E. for food that is both irradiated and cooked, the reduction of vitamin B1 associated with either process individually is compounded



Whenever an argument presents two sides, think of it as an ongoing debate. First the Pro side puts forward its arguments. Then the against side points out weaknesses or puts forward counter arguments. Option (E) fits perfectly into the argument.

Proponents of irradiation: Irradiation has effects similar to cooking. It is as bad as cooking is (which to most people is acceptable). You lose nutrients in cooking just as you lose them in irradiation. Hence, don't be concerned about irradiation. You would have anyway cooked the food and hence the vitamin would have been lost.

Author's counter argument (starts with However): This fact (the fact that irradiation is just like cooking) is either beside the point, since much irradiated food is eaten raw (which means that we would not have cooked that food and hence the nutrients would not have been lost. They are lost because of irradiation), or else misleading, since _______.
for food that is both irradiated and cooked, the reduction of vitamin B1 associated with either process individually is compounded
(which means that the food that is cooked after irradiation loses even more nutrients than food that is only cooked)

Hence the author is saying that irradiation is bad and we need to be concerned.

The other options do not make sense with this argument.



Hi Karishma

so this implies that irradiation + cooking is worse than cooking but how does is it implying that irradiation is worse than cooking, which actually needs to be true in order to prove the proponents as misleading.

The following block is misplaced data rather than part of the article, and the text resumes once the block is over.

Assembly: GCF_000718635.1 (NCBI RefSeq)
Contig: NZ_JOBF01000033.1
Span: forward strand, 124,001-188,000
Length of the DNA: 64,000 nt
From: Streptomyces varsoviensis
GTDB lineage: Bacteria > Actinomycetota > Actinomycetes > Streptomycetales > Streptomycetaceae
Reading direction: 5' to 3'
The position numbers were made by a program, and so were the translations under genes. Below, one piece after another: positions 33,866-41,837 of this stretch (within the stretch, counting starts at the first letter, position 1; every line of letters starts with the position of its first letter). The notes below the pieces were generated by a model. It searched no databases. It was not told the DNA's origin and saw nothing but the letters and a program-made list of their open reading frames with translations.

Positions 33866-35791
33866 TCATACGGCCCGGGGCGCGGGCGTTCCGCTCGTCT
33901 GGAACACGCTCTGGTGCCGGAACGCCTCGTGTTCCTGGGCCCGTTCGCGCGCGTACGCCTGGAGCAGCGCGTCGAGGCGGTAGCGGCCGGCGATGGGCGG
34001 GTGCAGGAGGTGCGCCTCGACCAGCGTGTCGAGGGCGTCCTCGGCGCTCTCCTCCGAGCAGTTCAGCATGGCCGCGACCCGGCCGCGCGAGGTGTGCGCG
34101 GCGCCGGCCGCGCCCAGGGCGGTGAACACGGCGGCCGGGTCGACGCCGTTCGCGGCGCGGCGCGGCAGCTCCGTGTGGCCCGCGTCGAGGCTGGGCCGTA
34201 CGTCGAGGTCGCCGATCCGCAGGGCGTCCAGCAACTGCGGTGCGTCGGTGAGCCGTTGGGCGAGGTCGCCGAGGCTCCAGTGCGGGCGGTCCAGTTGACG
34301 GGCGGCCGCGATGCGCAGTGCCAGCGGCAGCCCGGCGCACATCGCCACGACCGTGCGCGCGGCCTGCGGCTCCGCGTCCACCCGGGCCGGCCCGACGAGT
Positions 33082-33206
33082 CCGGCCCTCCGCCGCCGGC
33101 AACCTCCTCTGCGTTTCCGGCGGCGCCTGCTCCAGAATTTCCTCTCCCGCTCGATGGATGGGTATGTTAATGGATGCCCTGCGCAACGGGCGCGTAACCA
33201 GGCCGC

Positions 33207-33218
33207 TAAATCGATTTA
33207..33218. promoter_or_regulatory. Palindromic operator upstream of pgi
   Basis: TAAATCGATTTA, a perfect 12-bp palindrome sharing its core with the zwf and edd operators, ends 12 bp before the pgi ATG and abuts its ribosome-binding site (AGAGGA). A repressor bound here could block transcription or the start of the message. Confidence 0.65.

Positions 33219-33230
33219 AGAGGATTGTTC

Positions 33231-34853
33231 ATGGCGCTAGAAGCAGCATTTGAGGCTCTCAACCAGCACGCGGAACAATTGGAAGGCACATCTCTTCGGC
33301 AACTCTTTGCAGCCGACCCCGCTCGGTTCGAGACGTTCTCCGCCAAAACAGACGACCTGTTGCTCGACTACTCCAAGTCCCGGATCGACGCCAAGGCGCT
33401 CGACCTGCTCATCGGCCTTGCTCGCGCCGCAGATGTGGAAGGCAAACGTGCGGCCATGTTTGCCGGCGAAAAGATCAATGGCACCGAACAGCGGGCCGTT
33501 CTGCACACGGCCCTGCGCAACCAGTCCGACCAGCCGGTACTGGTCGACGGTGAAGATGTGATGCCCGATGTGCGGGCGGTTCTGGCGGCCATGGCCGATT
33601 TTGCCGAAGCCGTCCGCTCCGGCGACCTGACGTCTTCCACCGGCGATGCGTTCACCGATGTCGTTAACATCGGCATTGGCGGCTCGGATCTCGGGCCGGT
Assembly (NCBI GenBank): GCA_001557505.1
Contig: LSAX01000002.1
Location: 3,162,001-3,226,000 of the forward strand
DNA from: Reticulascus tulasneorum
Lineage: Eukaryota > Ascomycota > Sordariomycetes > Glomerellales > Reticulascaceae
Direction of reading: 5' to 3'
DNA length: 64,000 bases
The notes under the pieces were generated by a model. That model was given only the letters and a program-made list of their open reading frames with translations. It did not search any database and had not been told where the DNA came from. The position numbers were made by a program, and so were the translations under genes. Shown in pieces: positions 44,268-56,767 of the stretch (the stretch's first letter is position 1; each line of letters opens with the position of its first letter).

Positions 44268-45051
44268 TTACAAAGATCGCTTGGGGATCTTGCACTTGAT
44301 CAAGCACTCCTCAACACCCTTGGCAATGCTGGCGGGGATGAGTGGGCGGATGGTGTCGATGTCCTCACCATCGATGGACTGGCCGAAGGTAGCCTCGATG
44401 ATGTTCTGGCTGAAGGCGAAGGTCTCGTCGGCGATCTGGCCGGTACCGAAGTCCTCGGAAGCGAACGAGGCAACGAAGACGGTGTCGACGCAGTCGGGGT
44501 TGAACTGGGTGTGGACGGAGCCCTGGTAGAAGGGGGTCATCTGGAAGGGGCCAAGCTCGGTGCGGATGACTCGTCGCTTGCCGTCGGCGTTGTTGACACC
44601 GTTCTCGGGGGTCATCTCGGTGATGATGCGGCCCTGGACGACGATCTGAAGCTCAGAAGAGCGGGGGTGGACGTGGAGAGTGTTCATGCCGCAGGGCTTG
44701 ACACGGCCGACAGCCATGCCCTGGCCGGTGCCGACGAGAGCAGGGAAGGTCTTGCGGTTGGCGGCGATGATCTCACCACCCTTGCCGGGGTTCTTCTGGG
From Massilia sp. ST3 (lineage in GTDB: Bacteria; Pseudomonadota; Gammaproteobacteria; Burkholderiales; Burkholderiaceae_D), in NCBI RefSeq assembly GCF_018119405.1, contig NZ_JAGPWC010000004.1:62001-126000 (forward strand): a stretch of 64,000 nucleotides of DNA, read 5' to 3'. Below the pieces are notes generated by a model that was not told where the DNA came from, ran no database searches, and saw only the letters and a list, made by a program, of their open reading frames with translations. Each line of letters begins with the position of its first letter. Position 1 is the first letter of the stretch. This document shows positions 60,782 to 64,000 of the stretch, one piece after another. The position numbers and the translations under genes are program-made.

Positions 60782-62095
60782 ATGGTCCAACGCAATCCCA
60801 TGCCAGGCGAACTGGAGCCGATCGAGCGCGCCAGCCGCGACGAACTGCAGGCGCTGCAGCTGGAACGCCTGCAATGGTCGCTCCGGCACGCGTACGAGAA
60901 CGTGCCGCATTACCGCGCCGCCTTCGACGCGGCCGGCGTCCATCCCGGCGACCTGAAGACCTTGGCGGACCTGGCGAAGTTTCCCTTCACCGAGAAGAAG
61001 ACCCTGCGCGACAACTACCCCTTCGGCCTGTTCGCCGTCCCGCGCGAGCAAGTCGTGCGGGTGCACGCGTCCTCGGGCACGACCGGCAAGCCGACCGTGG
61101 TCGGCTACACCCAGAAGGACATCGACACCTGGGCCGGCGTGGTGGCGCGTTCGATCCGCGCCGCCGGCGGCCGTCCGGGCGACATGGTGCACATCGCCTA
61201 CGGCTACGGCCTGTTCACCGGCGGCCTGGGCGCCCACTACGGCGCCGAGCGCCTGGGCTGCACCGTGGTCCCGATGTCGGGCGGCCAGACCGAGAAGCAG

Please correct me.
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Re: The irradiation of food kills bacteria and thus retards spoilage. Howe [#permalink]

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New post 19 Feb 2016, 07:35
sap wrote:
billnepill wrote:
TriColor wrote:
Please, explain your answer. Thank you,
-----------------------------------------

Which of the following most logically completes the argument?

The irradiation of food kills bacteria and thus retards spoilage. However, it also lowers the nutritional value of many foods. For example, irradiation destroys a significant percentage of whatever vitamin B1 a food may contain. Proponents of irradiation point out that irradiation is no worse in this respect than cooking. However, this fact is either beside the point, since much irradiated food is eaten raw, or else misleading, since _______.

A. many of the proponents of irradiation are food distributors who gain from food’s having a longer shelf life
B. it is clear that killing bacteria that may be present on food is not the only effect that irradiation has
C. cooking is usually the final step in preparing food for consumption, whereas irradiation serves to ensure a longer shelf life for perishable foods
D. certain kinds of cooking are, in fact, even more destructive of vitamin B1 than carefully controlled irradiation is
E. for food that is both irradiated and cooked, the reduction of vitamin B1 associated with either process individually is compounded


I don't understand how the compounded reduction of vitamin B1 done by both processes makes the argument by the proponents of irradiation misleading.

Proponents point out :
Quote:
Proponents of irradiation point out that irradiation is no worse in this respect than cooking.